I have to admit that I’ve been out of the school lunch loop for quite some time now. And I seem to recall that it wasn’t too long ago that many schools, faced with school lunch budgets that were feeling the squeeze, were turning toward more fast-food type menus to try to encourage participation and sales.
But a new study out last week says that schools are making a big move toward healthier meals for school kids who are increasingly dealing with overweight issues.
The Centers of Disease Control and Prevention reported that last year, about 19 percent of school cafeterias were serving French fries, down from about the 40 percent serving them six years earlier.
Another gauge of healthier school food items: the same survey showed that high-fat baked goods were becoming more rare at school fundraisers, declining to 54 percent of the offerings last year compared to 67 percent six years earlier.
One more sign of healthier times: about half of schools today offer bottled water instead of sugary sodas or sports drinks at vending machines or snack bars. Only about a third of schools had bottled water available six years ago.
Latest statistics show that about one-third of the kids in the U.S. are overweight and 17 percent are considered obese.
Here’s the study stat that I found really hard to believe: about one-third of schools in the country still allow tobacco use on campus and at school events by adults. That’s an improvement from six years ago, when about half of schools in the country had smoking bans. In Minnesota, schools have banned smoking on their grounds for a much longer time than that, I believe. Public health officials still have a goal of having a total smoking ban on school grounds.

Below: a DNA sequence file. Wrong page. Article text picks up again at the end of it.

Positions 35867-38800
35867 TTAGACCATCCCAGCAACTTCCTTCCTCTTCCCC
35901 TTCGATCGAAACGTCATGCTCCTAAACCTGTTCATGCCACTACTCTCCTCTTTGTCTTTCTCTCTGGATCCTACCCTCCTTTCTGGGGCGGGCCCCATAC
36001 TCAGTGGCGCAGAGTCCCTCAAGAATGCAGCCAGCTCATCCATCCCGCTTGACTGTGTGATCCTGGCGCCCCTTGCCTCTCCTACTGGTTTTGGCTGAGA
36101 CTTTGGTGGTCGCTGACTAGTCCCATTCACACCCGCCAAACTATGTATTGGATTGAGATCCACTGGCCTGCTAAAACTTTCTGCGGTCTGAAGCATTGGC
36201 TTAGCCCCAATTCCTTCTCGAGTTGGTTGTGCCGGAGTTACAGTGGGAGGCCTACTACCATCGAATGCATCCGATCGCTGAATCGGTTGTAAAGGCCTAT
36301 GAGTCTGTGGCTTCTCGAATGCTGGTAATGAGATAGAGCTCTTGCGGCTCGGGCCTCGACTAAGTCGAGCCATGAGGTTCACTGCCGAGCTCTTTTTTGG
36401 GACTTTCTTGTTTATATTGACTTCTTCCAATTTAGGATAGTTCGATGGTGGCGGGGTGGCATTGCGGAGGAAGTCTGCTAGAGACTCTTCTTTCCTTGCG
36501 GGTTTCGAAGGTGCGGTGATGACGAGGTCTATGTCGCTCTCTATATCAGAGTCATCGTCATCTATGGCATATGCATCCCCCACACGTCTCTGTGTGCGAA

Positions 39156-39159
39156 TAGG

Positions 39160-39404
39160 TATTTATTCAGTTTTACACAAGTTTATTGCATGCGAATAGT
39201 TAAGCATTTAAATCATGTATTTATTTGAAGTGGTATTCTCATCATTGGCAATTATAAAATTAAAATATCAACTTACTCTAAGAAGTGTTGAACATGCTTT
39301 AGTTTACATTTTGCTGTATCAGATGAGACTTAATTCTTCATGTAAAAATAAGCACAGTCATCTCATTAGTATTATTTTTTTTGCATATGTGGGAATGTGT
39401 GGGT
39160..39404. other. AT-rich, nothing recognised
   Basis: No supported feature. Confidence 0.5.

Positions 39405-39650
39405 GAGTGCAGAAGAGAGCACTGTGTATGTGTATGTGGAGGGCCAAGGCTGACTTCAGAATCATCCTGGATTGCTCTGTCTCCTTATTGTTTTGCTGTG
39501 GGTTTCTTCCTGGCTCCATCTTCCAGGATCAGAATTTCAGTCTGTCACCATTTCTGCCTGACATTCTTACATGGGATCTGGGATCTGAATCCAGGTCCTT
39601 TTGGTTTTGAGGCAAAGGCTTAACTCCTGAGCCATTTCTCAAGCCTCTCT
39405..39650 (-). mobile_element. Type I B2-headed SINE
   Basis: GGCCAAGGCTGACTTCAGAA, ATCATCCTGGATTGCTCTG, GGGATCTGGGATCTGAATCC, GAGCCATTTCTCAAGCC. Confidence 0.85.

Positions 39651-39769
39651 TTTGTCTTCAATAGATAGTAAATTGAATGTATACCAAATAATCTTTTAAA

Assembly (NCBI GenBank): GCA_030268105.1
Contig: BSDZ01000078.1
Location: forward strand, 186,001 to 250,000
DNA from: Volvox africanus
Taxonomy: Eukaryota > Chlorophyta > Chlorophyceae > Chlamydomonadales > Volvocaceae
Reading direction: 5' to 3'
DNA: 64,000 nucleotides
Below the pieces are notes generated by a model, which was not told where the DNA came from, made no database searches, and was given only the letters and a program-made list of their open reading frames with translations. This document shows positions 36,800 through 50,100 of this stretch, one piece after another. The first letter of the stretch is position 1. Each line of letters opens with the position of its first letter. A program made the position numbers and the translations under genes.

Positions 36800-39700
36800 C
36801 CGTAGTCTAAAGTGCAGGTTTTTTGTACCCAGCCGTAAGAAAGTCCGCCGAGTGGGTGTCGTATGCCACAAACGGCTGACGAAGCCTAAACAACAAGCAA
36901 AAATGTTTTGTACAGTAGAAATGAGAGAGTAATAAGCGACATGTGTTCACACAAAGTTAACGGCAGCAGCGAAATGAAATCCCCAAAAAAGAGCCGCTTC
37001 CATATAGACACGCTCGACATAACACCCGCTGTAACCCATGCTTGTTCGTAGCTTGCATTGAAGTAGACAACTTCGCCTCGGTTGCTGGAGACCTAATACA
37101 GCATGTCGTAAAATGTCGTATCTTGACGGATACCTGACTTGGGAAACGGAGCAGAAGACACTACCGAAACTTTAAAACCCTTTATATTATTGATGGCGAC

In St. Paul, Minn., they are. Grade school students were recently recognized with an environmental award by Mayor Chris Coleman for their efforts to help helping develop or promote more “green” living.
The students have found a creative use for their leftover school lunches. The waste food – weighing in at more than 253 tons last school year – has been converted into daily feed for the 4,000 hogs being raised on a farm near St. Francis, Minn.
Here’s how it works: Students dump their uneaten food into a barrel in the lunchroom. Barthold Farm and Recyling picks up the leftovers, cooks it up into a new recipe just for pigs.
Can you think of any other great ways to recycle or reuse waste items at your school? Share them here with other Science Buzz readers today.